Friday, December 12, 2014

Old Father Time Lives On

Winter Solstice is only 9 days away. I realized I'd better wish you all "Io Saturnalia!" That's Latin for Merry Christmas, except that it was pre-Christ's birth, so Christmas didn't really exist yet.

 Saturn was the "grandfather" of the Gods, having been the father of Jupiter (Zeus in Greek) who was, in turn, father of most of the rest of the gods in mythology. I find it interesting that old Saturn still shows up this time of year, as Father Time, portraying the Old Year who is going out when we welcome in the Baby New Year. So perhaps I'd better amend my post to say Io Saturnalia and Happy New Year! The count off to that is 16 days!

Tuesday, December 9, 2014

Looking Forward

Only 12 more days until the days start getting longer again! Right now we're losing about a minute of daylight each day. 

On the even better side, I have been having fewer migraines since mid-November. Come to think of it, that's about when I started this countdown to the Solstice. Must be some kind of benefit in having something to look forward to.

I find it strange that some of the benefits of the holiday season and also the detriments.  We enjoy the hustle and bustle and the idea of getting ready for something special.  But at the same time, those things can get us stressed out, too.  I don't have any sage answers about this, though.

Monday, December 1, 2014

Winter's Clouds and Chill

The following verse from one of the many hymns written my John Newton, seems to strike a 'chord' (sorry for the music joke) in me.  Newton is best known for his hymn 'Amazing Grace', and for the story of his conversion from slave-trader ship captain to preacher of the Word.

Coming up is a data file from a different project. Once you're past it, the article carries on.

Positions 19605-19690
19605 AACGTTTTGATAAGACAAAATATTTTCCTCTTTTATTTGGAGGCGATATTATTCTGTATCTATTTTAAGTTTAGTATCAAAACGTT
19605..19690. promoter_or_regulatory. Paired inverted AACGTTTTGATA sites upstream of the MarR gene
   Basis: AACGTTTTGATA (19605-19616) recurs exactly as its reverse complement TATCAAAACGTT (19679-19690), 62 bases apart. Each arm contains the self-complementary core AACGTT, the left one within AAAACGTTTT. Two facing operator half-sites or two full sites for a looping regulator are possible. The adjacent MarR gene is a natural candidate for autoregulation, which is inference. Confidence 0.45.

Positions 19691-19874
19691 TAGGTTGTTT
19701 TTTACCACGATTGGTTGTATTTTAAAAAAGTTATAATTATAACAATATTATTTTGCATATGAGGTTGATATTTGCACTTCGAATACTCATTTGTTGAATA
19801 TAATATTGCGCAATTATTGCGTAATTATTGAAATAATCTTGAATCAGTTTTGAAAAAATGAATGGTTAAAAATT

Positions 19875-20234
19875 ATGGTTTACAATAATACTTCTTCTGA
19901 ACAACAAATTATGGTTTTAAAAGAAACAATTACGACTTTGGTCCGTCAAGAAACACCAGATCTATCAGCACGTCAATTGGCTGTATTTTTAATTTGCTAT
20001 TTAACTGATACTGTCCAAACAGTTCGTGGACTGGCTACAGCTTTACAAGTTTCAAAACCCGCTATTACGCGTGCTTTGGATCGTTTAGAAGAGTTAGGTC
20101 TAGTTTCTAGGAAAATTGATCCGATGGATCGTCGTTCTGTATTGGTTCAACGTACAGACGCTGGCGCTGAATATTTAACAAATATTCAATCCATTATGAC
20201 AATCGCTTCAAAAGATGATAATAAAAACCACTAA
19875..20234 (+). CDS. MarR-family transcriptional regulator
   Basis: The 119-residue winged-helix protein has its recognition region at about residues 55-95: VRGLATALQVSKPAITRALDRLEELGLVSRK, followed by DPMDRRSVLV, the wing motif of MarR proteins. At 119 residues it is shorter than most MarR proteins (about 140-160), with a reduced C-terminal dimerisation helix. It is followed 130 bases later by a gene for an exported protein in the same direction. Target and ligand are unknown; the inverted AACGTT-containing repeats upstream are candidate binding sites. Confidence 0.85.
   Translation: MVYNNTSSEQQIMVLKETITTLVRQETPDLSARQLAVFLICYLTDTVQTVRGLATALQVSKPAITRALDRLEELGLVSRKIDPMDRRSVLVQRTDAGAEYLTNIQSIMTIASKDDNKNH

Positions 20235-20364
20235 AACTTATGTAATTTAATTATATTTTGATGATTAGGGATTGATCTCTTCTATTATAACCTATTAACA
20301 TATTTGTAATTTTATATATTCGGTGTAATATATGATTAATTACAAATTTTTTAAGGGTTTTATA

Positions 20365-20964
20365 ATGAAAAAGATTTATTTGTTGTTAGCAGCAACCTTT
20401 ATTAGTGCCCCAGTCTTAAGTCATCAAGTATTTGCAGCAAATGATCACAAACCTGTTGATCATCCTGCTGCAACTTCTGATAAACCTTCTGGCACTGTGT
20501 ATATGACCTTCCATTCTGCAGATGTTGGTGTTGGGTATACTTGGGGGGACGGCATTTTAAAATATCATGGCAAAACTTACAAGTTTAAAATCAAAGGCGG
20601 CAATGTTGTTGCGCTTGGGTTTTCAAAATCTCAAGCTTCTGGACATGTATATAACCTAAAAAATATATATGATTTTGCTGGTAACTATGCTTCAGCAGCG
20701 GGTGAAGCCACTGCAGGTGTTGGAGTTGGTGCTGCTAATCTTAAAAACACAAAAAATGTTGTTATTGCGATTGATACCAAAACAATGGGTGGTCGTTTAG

There are times when the winter of our souls is a reflection of the cold weather we see in northern climes this time of year.  Well, to be more truthful, the chill in our soul can be much worse that any blizzard that is howling  outside our windows.  But Newton has an answer for that, too. As St. Paul put it, It's between staying and keeping our friends happy, or going to be with the Lord, which is far better.  Yet, Paul did stay, until the Lord called him home--in his good time.  And I know the same was true for Newton.

Dear Lord, if indeed I am thine, if thou art my sun and my song,
          Say, why do I languish and pine, and why are my winters so long?
          Oh, drive these dark clouds from my sky,
          Thy soul-cheering presence restore:
          Or take me unto thee on high,
          Where winters and clouds are no more.

                                      John Newton, 1725-1807